COVID-19 Resource Center

COVID-19 Resource Center

Disclosures: The study was supported by the National Institute on Aging, the National Institute of Mental Health, and the NIH.
February 01, 2021
2 min read
Save

Telehealth used in 30.1% of visits during COVID-19 pandemic

Disclosures: The study was supported by the National Institute on Aging, the National Institute of Mental Health, and the NIH.
You've successfully added to your alerts. You will receive an email when new content is published.

Click Here to Manage Email Alerts

We were unable to process your request. Please try again later. If you continue to have this issue please contact customerservice@slackinc.com.

Telehealth visits accounted for approximately 30% of total outpatient visits early in the COVID-19 pandemic, with uptake varying among specialties and by patient characteristics, according to research published in Health Affairs.

“In response to the coronavirus disease 2019 (COVID-19) pandemic, telemedicine use grew dramatically within a matter of weeks,” Sadiq Y. Patel, PhD, National Institute of Mental Health postdoctoral research fellow in the department of health care policy at Harvard Medical School, and colleagues wrote. “After years of slow adoption, many clinicians used telemedicine for the first time to limit patient and staff exposure to the virus.”

Telehealth visits accounted for approximately 30% of total outpatient visits early in the COVID-19 pandemic, with uptake varying among specialties and by patient characteristics, according to research published in Health Affairs. Source: Adobe Stock.

Patel and colleagues assessed data from 16.7 million individuals with commercial or Medicare Advantage insurance to evaluate trends in telehealth and in-person visits from January 1, 2020, to June 16, 2020. They evaluated whether these visits varied based on patient characteristics, specialty or patients’ medical conditions.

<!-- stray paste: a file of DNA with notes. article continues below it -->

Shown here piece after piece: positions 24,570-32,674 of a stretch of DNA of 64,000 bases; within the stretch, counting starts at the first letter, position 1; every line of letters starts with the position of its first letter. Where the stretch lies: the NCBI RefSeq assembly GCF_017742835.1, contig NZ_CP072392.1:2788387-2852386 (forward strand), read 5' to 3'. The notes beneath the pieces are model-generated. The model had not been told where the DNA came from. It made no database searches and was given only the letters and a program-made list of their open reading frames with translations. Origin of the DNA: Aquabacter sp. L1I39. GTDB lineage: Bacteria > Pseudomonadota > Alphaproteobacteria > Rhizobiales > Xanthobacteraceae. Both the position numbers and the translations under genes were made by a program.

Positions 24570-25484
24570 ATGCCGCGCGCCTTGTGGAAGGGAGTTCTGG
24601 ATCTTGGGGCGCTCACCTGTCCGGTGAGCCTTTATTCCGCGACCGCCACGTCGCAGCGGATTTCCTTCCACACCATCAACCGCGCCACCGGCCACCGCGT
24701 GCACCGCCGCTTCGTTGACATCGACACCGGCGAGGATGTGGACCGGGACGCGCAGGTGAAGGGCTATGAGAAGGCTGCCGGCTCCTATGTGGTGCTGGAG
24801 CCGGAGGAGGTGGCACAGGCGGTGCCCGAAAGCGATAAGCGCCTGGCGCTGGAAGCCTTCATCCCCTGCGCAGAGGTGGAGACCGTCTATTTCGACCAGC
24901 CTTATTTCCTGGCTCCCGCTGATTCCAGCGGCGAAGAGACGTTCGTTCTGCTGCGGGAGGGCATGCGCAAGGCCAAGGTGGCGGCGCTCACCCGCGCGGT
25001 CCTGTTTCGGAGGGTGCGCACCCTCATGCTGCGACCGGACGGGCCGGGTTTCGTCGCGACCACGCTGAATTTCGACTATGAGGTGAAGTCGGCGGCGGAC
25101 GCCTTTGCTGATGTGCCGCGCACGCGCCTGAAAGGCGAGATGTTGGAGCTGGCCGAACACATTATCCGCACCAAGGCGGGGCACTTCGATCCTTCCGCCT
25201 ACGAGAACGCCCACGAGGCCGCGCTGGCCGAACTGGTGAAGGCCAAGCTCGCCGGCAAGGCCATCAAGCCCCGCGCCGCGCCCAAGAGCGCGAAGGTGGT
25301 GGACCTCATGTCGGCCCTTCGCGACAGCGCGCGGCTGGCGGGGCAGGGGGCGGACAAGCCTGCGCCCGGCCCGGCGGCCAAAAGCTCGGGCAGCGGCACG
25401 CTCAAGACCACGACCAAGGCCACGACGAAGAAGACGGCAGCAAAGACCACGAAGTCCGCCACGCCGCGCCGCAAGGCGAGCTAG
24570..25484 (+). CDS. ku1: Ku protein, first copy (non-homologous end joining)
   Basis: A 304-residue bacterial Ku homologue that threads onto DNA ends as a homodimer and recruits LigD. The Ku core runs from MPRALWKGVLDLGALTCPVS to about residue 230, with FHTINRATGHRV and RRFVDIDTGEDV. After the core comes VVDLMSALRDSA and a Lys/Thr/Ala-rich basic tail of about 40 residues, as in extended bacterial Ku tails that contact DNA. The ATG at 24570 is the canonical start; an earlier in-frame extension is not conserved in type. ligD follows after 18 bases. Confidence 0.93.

The researchers collected declassified data on medical claims and insurance enrollment from the OptumLabs Data Warehouse and county-level characteristics from the U.S. census and publicly available data on COVID-19 cases per county.

Individuals who were continuously enrolled in a medical plan for 12 months from July 2019 and June 2020 were included in the study.

The researchers defined the pre-COVID-19 period as January 1, 2020, through March 17, 2020, and the COVID-19 period as March 18, 2020, through June 16, 2020. According to the researchers, March 18 was chosen as the start of the COVID-19 period because CMS announced the day before that it would expand telehealth services covered for the pandemic.

The final sample included 16,740,365 enrollees, 78.5% of whom were commercially insured and 87.7% of whom lived in urban communities.

Patel and colleagues found 30.1% of all visits were conducted via telehealth during the COVID-19 period.

Additionally, they determined that the weekly number of telehealth visits rose from 16,540 to 397,977 per week — a 23-fold increase — from the pre-COVID-19 period to the COVID-19 period.

Although there was an increase in telehealth visits, the overall visit volume dropped by 35% from the pre-COVID-19 period to the COVID-19 period.

Patel and colleagues determined that the percentage of total telehealth visits was smallest among adults aged 65 years and older at 23.7% compared with 38.7% among adults aged 30 to 39 years.

At 23.9%, the researchers found that rural counties had a lower proportion of telehealth visits during the COVID-19 period compared with 30.7% of visits in urban counties.

Among specialties, telehealth was used at least once by 67.7% of endocrinologists, 57% of gastroenterologists and 56.3% of neurologists. However, the use of telehealth was considerably lower among some specialties, with just 3.3% of optometrists, 6.6% of physical therapists, 9.3% of ophthalmologists and 20.7% of orthopedic surgeons using telehealth at least once during the pandemic.

“Consistent with concerns of the ‘digital divide’ in telemedicine access, we found lower telemedicine use in high-poverty counties during COVID-19, whereas changes in total visits were similar,” Patel and colleagues wrote.

They added that the “digital divide” was also observed in the use of telehealth in rural areas.

“One potential explanation for this finding is that limited broadband availability in rural areas is a barrier to telemedicine use,” Patel and colleagues wrote.